Is Hillary Clinton's new hairstyle a 2016 makeover? Or do we need to chill?

Hillary Clinton has a new hairstyle, which can only mean she is absolutely, definitely, positively running for president. Or maybe not. But the move to push her into the White House is gaining steam.

Matt Rourke/AP
Former Secretary of State Hillary Rodham Clinton applauds international delegates during the Women in Public Service Project leadership symposium Tuesday at Bryn Mawr College in Bryn Mawr, Pa.

It’s apparent that the Hillary Rodham Clinton White House watchers are getting truly dog-days-of-summer desperate when they start writing about – what else? – her much-discussed hair.

“It might just be the first step in a makeover of presidential proportions,” crowed the New York Daily News earlier this week. “Former Secretary of State Hillary Clinton appeared Monday at [an] Arkansas library dedication, sporting a new refined hairdo that could be a sign of her further polishing her image ahead of a 2016 White House bid.”

Oh, for goodness sake, has she – and have we – not yet graduated from all that talk of the former secretary of State’s up-dos and -don’ts? Yes, as the Daily News reminds us in a slide show accompanying this vital story, Ms. Clinton has, over 30 years in public life, sported a bob, a classic Washington helmet head, a ponytail, and long and loose straightened locks, among many, many other looks. And oh, those 1990s headbands!

But, really. Hardly a week can go by without a new critical (or in this case limp) indicator that she might be, should be, is perhaps running for president.

Hair speculation aside, let’s note somewhat more importantly that ABC News Wednesday reported two new hires at Ready for Hillary, the "super political-action committee" encouraging the former first lady to run for president in 2016. And those staffers are veterans of President Obama’s campaigns: Jeremy Bird was the national field director for Mr. Obama, and Mitch Stewart led the organization’s efforts in critical battleground states.

The pickups, more than just sparking speculation, could indicate a hoped-for (at least among Democrats) seamless transition between the well-oiled and famously expansive Obama ground-game operation and a 2016 Clinton enterprise.

“It’s her decision to make,” Mr. Bird told ABC News. “This is about putting the infrastructure in place on the grass-roots side, should she decide to run.”

The Ready for Hillary group is not officially backed – nor is it permitted to be, per election laws – by Clinton, her husband, or daughter Chelsea. The Washington Post reported, though, that it “is fast emerging as the quasi-official stand-in for potential 2016 presidential contender Hillary Rodham Clinton, scooping up advisers and gathering big donations more than three years ahead of election time.”

Nick Merrill, a Clinton spokesman, told The Washington Post that participants in Ready for Hillary “are an independent entity acting on their own passion.”

He continued: “Their energy and enthusiasm to convince her to run is inspiring, though only she in the end can make that very personal decision.”

Still, several longtime Clinton allies and boosters have signed on, including a band of formidable fundraisers: former California Congresswoman Ellen Tauscher; Shelly Porges, a former senior adviser of the State Department’s Global Entrepreneurship Program (GEP); and Esprit cofounder Susie Tompkins Buell, among them.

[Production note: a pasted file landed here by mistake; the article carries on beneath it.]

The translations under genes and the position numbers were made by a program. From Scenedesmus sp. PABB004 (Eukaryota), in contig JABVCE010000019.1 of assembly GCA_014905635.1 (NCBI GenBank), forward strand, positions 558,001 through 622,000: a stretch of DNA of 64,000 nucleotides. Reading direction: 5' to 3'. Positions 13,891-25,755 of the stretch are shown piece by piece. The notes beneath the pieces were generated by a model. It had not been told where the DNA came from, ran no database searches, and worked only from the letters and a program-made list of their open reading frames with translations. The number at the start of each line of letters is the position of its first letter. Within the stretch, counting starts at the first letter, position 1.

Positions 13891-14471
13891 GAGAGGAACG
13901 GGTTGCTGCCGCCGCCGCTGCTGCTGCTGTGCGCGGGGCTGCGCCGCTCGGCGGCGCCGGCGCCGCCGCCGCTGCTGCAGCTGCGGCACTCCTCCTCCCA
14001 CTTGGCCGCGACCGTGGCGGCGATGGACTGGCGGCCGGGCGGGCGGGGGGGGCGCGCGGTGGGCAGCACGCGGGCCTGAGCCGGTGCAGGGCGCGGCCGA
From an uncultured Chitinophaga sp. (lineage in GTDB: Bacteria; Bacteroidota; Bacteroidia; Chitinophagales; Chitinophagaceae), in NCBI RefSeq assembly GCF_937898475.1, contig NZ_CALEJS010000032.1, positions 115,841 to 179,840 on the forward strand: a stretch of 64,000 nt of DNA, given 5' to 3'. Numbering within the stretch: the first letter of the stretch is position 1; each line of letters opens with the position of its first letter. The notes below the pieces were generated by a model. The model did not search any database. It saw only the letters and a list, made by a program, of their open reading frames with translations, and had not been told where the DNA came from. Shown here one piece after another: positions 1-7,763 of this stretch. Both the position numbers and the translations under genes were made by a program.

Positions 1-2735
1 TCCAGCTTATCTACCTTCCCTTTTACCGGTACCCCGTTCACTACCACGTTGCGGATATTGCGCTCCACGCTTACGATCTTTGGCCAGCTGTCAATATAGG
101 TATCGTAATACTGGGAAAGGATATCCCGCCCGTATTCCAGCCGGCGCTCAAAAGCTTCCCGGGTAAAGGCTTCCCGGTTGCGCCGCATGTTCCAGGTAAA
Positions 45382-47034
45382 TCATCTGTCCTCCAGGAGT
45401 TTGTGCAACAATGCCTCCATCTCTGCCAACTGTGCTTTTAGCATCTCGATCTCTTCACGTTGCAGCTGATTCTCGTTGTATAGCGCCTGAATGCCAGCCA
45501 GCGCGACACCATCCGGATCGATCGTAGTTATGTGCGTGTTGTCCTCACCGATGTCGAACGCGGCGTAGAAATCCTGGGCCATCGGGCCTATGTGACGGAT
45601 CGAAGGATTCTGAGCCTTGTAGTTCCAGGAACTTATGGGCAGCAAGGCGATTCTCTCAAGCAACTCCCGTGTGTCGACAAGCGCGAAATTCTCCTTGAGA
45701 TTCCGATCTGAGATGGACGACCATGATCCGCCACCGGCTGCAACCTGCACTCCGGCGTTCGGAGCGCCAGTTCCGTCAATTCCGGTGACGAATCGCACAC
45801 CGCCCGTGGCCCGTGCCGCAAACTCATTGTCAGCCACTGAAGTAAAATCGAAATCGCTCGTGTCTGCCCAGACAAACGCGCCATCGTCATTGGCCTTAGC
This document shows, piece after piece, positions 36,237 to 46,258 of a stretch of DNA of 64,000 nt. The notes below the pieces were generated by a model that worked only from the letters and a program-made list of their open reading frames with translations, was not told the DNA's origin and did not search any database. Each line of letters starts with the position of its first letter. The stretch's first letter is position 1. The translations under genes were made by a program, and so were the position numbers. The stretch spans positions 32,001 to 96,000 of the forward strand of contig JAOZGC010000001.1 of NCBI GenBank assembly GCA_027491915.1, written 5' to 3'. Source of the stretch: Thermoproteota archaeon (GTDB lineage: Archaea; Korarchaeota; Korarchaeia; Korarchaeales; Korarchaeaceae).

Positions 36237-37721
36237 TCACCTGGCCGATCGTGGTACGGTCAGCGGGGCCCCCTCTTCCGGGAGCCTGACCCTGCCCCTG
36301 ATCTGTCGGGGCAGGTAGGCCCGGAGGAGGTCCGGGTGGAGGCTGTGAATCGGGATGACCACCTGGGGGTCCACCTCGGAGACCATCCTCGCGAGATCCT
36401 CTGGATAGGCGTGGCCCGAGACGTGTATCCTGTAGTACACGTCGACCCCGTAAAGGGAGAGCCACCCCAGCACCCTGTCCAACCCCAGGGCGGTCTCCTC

The group also aims to open chapters on college campuses this fall, another early nod to one critical element of Obama’s success – the youth vote.

And then, what’s a burgeoning movement without the swag? All available for purchase ... T-shirts ($30), iPhone home button dots ($10), baseball caps ($35), and what looks like a unisex tote bag ($35) emblazoned with Clinton’s visage and the word ‘READY’ or the group’s ‘H’ logo.

All Ready for Hillary Store items, the site mentions, are “proudly made in the USA.”

And finally – at least for this week – Emily’s List is taking its ‘Madame President’ pitch to Des Moines in time for the Iowa State Fair, a must-go for all those White House hopefuls aiming to grip and greet voters in the first-in-the-nation caucus state. Emily’s List, which advocates for female Democratic pro-abortion rights candidates for office, will hold a town hall meeting Aug. 9 to discuss its data indicating a national readiness for a woman in the country’s top elected job.

"Our polling shows that Iowa voters are absolutely ready to elect our first woman president and now is the time to capitalize on that energy and enthusiasm," said Stephanie Schriock, the group’s president. "Emily's List is eager to lead this discussion in the state that is the first step to the White House – and offer a clear contrast to the Republican 2016 hopefuls who'll be hawking their backwards agenda at the Iowa State Fair."

It’s at least a year until primary stumping begins in earnest, but let’s remember that Iowa caucus-goers elevated Obama in 2008 over Clinton (and former North Carolina Sen. John Edwards), giving the then-first-term US senator from Illinois a much-desired legitimacy at the start of a long nomination fight. Perhaps with some of Obama’s faithful allies on her side and groups like Emily’s List focused laser-like and early on key contests, Clinton will see an easier path to the nomination in 2016.

Otherwise, what will her hopeful supporters do with all those ‘H’ iPhone home buttons?

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